[Skiboot] [RFC PATCH RESEND 00/10] Initial Implementation of Secure Boot Key Management support

Stewart Smith stewart at linux.ibm.com
Mon Mar 4 15:52:17 AEDT 2019

Sorry for the delay in looking closely at this patchset.

Eric Richter <erichte at linux.ibm.com> writes:
> Resending the whole set, since I apparently goofed up my list
> membership and only a few patches got through. Apologies for the noise.
> This patch set includes a very drafty implementation of the structures
> and runtime services for the management of the secure boot keys, used
> for OS secure boot. These features have seen numerous redesigns and
> reimplementations, and so we are posting them now to hopefully gather
> more feedback, suggestions, and recommendations as we continue to
> develop secure boot support for POWER.
> We are specifically looking for feedback on the general design of the
> API itself, as well as some of the higher level implementation details,
> such as allocated memory usage. Given that this is a draft, there are
> some hacky bits of code that are still slated for a rewrite, suggestions
> for cleaner reimplementations would also be appreciated.
> As it currently stands, the skiroot kernel will be handling most of the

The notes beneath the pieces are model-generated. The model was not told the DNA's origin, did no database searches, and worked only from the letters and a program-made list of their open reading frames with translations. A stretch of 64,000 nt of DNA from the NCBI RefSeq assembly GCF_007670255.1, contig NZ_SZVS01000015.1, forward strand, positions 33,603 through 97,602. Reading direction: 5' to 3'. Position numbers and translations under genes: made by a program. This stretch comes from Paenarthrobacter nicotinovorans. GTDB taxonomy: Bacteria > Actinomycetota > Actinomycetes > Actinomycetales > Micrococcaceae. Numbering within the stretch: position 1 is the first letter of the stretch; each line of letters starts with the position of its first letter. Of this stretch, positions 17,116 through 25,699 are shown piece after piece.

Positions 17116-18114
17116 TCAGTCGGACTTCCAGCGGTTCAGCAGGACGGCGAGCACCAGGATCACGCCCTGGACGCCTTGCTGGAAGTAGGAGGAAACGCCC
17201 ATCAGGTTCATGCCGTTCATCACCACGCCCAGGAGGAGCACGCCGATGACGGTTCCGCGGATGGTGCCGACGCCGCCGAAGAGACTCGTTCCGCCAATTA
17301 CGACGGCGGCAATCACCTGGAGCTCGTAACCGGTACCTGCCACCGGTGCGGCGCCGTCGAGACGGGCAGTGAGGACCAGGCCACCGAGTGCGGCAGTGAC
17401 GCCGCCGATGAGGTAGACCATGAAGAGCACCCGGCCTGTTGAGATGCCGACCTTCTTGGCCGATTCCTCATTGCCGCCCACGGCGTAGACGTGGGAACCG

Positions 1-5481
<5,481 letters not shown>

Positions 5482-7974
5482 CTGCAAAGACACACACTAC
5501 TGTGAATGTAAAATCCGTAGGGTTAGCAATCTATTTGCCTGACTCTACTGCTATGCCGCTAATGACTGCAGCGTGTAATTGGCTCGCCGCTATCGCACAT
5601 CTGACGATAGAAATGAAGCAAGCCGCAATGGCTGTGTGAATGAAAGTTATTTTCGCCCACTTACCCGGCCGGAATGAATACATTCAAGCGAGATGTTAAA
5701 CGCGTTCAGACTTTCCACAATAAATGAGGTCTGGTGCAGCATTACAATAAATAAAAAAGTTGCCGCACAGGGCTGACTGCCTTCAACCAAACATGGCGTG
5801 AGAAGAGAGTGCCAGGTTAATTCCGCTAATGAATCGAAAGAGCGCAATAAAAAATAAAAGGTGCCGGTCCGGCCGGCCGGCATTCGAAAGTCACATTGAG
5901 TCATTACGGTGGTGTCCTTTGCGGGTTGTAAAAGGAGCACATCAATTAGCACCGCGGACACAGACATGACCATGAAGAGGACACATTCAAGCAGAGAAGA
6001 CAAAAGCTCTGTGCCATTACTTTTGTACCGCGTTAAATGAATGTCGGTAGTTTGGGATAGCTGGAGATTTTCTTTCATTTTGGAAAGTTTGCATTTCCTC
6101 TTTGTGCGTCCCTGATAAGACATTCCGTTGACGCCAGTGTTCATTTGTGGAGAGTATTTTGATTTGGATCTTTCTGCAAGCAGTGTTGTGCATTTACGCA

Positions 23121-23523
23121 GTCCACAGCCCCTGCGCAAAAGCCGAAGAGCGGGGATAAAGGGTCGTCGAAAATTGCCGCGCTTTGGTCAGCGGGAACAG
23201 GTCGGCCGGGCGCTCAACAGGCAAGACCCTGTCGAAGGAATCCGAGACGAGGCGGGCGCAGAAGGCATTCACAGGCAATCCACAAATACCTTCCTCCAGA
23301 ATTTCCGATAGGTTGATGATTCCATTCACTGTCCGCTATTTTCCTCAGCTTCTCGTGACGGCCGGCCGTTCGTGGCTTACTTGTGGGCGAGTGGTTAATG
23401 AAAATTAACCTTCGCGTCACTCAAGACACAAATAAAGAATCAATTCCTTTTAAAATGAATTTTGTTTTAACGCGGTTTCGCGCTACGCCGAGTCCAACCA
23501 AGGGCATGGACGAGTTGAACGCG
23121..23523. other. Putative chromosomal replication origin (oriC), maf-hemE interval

> secure boot logic and enforcement, leaving the implementation in skiboot
> to be little more than a secure variable storage. Thus, this set only
> handles the operations necessary to load and store the variables in
> PNOR. For now, the secboot partition is not validated in any form, but
> future patch sets will require a hash of the partition to match that of
> a hash stored in TPM NV space. The TPM NV index will be locked after
> early skiroot, therefore the PNOR can not be modified without breaking
> this hash.

>From other discussions, I think the direction has (since this patchset)
changed a bit to now do more processing inside skiboot itself?

There needs to be a decent addition to doc/ on the model of
what's implemented and *why* it's implemented that way.

> The secboot partition is split into three major sections, two variable
> storage sections (one active and one back up), and a section for
> queueing variable updates, referred to as the "update queue". Since we
> cannot update the TPM hash until the next boot, we must process variable
> changes on boot.

This bit of code is going to need a good test suite to ensure
correctness, *especially* in the face of various forms of failure.

One point that Daniel raised when talking through this kind of design is
that with an A/B approach there is possibly an avenue for a downgrade
attack. We should clearly document the behaviour in all failure

Also, it'd be good to see documentation on the physical format of the
partition. Considering this is effectively a format that will live
"forever", we should get it right.

Additional comments on some of the other patches

Stewart Smith
OPAL Architect, IBM.

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